As an aside, I love the theme music to Chocky, the ITV kids 80s sci-fi tv show.  The sound so haunting.

https://www.youtube.com/watch?v=b9f7VBfzFjQ

It is John Hyde Astral Sounds, from the Album Red Kite, I think it is the track Coral.

wosl

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Re: Brian Eno
« Reply #38 on: July 21, 2020, 02:01:28 PM »
One that I don't think's been mentioned yet, and which is worth a listen is his collab with J. Peter Schwalm: Drawn From Life - a hard-to-pin down mix of foggy ambience, neurotic rhythms and chilly glissandi, with the odd bit of vocoder-y vocal texture floating in and out. Laid back and meandering but with an edgy undertow ("paranoid ambient"? More 'urban' than some of his other ambient stuff, at any rate).  Laurie Anderson does vox on one track.

Ambient Sheep

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Re: Brian Eno
« Reply #39 on: July 21, 2020, 05:20:43 PM »
An Ending (Ascent) is lovely backwards.

Apparently that's how he recorded it, I once learnt.  It's mostly just a few chords plonked down on a DX7... but then played backwards.

I love it.

wosl

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Re: Brian Eno
« Reply #40 on: July 21, 2020, 05:52:06 PM »
Like the way Phil Minton throws in a cheeky wee bit of 'An Ending' during one of his performances.

sirhenry

  • That worked out well...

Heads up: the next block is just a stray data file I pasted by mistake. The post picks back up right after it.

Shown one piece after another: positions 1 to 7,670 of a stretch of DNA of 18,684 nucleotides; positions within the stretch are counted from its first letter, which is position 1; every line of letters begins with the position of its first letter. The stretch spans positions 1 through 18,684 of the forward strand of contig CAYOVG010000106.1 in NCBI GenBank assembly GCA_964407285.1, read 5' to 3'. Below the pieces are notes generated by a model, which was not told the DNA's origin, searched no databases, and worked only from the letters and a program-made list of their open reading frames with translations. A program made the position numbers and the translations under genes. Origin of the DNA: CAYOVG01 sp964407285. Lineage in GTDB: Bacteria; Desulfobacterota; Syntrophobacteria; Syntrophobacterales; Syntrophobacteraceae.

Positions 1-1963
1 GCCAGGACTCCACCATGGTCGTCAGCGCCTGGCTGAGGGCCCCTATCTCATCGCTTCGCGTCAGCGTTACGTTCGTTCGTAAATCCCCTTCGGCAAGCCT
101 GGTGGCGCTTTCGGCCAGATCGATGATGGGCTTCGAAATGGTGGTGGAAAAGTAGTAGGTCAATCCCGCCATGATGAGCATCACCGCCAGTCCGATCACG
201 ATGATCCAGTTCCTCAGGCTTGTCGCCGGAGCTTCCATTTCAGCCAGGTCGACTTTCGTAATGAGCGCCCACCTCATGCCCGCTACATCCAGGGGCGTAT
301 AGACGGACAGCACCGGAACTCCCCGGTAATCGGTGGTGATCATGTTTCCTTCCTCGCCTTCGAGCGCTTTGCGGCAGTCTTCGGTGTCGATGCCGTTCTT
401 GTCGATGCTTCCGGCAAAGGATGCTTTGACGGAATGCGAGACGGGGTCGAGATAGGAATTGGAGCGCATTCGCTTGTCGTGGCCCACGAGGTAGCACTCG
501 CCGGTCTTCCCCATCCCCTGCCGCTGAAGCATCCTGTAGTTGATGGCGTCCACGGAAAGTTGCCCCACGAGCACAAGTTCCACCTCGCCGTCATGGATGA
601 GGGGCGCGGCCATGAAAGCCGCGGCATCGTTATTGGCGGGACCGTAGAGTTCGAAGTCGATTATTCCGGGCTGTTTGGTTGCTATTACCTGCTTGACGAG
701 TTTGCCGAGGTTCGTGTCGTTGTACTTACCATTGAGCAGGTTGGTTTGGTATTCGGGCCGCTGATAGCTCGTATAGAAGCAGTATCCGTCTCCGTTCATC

Re: Brian Eno
« Reply #41 on: July 21, 2020, 05:53:53 PM »
I worked with Sarah Eno, Brian's first wife, for a couple of years and she would occasionally talk about their time together. The conversations were always a bit odd because when she mentioned David, you would have to work out from the context whether it was Bowie, O'List or someone else. Calling everyone by their first name seemed to be her way of avoiding name-dropping.

Anyway, one day she was talking about when they lived in Leeds and I asked where in Leeds, as I had moved from there and knew it quite well. It turns out that they lived in the same house I'd been in (and now own)! But I have never been able to find confirmation. I knew that two of Peter Schmidt's prints that came with Before and After Science appeared to be of the house and have cherished them ever since for that reason, but no mention anywhere. Not even in the biography that came out a few years ago, even though it has a picture of him sitting in my bedroom. And a guy I once met who was a Music lecturer at Leeds Poly remembers him being there for a while.

But nothing official. Very odd.

But thanks for this thread; without it I would have forgotten that I found a copy of Nile a while ago that I had never listened to before just now. Too early to say if I like it...

wosl

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Re: Brian Eno
« Reply #42 on: July 21, 2020, 06:07:26 PM »
I knew that two of Peter Schmidt's prints that came with Before and After Science appeared to be of the house and have cherished them ever since for that reason

Gorgeous, that set of prints. Schmidt achieved a high hit rate with that lovely, limpid and superficially almost illustration-like watercolour style (his earlier op-abstract things are very good as well).  peterschmidtweb is a little treasure of a place.

Re: Brian Eno
« Reply #43 on: July 21, 2020, 07:39:08 PM »
They were also great pals with Phil Collins' bass (I think) player.

I sincerely hope that's not his imperial majesty Percy Jones you're downgrading to 'Phil Collins' bass player' there.

Re: Brian Eno
« Reply #44 on: July 21, 2020, 10:54:19 PM »
Interview today with Chris Frantz, plugging his new book and discusses Eno - https://www.theguardian.com/music/2020/jul/21/chris-frantz-talking-heads-david-byrne